Confounding factors:
None specified
Strengths and weaknesses:
The exposure assessment was comprehensive and included co-exposures to other Volatile Organic Chemicals (benzene, styrene and toluene) present in the workplace. The 60-day exposure assessment period also accommodated the lengthy half-lives of some of the biomarkers, as well as maintaining those biomarkers that would reflect short-term exposures. Finally, the study was conducted in a blind fashion.

Any other information on results incl. tables

none

Applicant's summary and conclusion

Conclusions:
There was no association between BD exposure and mutations or cytogenetic effects in the blood of BD-exposed workers. Biomarkers of exposure (urinary metabolites and hemoglobin adducts), however, were demonstrated to be valid surrogate measures of BD exposure.
Executive summary:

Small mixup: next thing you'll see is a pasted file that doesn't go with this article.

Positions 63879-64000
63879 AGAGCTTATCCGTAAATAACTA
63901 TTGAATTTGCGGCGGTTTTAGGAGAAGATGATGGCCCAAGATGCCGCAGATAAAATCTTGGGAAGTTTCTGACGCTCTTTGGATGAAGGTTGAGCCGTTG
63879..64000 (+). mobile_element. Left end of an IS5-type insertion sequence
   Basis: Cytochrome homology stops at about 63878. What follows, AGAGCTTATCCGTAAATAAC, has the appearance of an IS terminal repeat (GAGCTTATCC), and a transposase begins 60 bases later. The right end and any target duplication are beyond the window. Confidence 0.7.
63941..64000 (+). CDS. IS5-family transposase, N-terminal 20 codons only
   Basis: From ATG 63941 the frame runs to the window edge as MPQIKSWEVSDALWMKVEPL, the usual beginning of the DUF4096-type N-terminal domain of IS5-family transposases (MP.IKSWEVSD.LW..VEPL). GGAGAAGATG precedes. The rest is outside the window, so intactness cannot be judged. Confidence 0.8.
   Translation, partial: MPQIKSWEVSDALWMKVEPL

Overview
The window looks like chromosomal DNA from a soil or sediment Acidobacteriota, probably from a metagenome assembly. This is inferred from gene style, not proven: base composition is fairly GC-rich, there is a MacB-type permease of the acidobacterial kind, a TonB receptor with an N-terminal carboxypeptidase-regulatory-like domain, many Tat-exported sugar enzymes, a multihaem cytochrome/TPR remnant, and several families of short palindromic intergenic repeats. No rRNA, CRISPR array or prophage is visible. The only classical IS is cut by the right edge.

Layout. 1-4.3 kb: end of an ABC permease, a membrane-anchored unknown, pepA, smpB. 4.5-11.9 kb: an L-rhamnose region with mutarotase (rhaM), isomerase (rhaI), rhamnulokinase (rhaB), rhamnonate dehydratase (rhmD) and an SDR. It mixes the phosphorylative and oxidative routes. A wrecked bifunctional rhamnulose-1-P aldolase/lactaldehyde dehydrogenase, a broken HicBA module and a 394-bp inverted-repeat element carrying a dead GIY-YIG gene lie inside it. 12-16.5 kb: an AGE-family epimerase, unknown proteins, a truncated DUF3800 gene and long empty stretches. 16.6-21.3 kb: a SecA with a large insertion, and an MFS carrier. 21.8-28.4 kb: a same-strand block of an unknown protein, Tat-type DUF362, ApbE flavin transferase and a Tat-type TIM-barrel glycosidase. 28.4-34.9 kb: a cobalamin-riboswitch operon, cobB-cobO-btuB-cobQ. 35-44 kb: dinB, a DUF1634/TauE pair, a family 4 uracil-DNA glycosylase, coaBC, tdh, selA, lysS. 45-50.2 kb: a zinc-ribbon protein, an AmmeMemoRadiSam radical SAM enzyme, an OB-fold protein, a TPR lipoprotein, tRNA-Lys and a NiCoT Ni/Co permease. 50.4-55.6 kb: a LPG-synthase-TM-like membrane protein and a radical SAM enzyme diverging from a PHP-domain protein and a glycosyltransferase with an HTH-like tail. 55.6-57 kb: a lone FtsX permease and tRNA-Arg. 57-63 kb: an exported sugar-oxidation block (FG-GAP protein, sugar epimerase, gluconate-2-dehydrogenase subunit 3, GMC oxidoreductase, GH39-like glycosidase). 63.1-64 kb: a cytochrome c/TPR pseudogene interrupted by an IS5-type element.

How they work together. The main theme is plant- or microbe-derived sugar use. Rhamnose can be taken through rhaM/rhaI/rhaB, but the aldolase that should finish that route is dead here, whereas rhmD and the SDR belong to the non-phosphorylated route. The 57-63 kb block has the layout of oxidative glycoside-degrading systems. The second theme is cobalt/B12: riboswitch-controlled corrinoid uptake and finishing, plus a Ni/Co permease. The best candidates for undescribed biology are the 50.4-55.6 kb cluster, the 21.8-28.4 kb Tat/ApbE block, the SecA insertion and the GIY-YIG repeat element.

A molecular epidemiology study was conducted at a BD facility in the Czech Republic in order to evaluate the use of various biomarkers of exposure and genotoxicity to BD. Eighty-three male volunteers participated in the study: 24 in BD monomer production, 34 in polymerization activities, and 25 plant administrative workers served as unexposed control subjects. Prior to collecting biological samples, there was a 60-day exposure assessment period, during which BD exposure level measurements were taken for both the BD-exposed and unexposed control workers. At the end of the exposure assessment period, blood and urine samples were collected. The study was conducted in a blind fashion. The mean BD exposures were: 0.29 ppm (0.64 mg/m3) for the BD monomer production workers; 0.81 ppm (1.79 mg/m3) for the polymerization workers; and 0.01 ppm (0.022 mg/m3) for the controls. There were no statistically significant differences in the distributions of metabolic genotypes among the three exposure groups. None of the specific genotypes showed any heightened susceptibility to BD, although some specific genotypes were associated with quantitative differences in urinary metabolite concentrations of hemoglobin adducts. There was no association between BD exposure and mutations or cytogenetic effects in the blood of BD-exposed workers. Biomarkers of exposure (urinary metabolites and hemoglobin adducts), however, were demonstrated to be valid surrogate measures of BD exposure.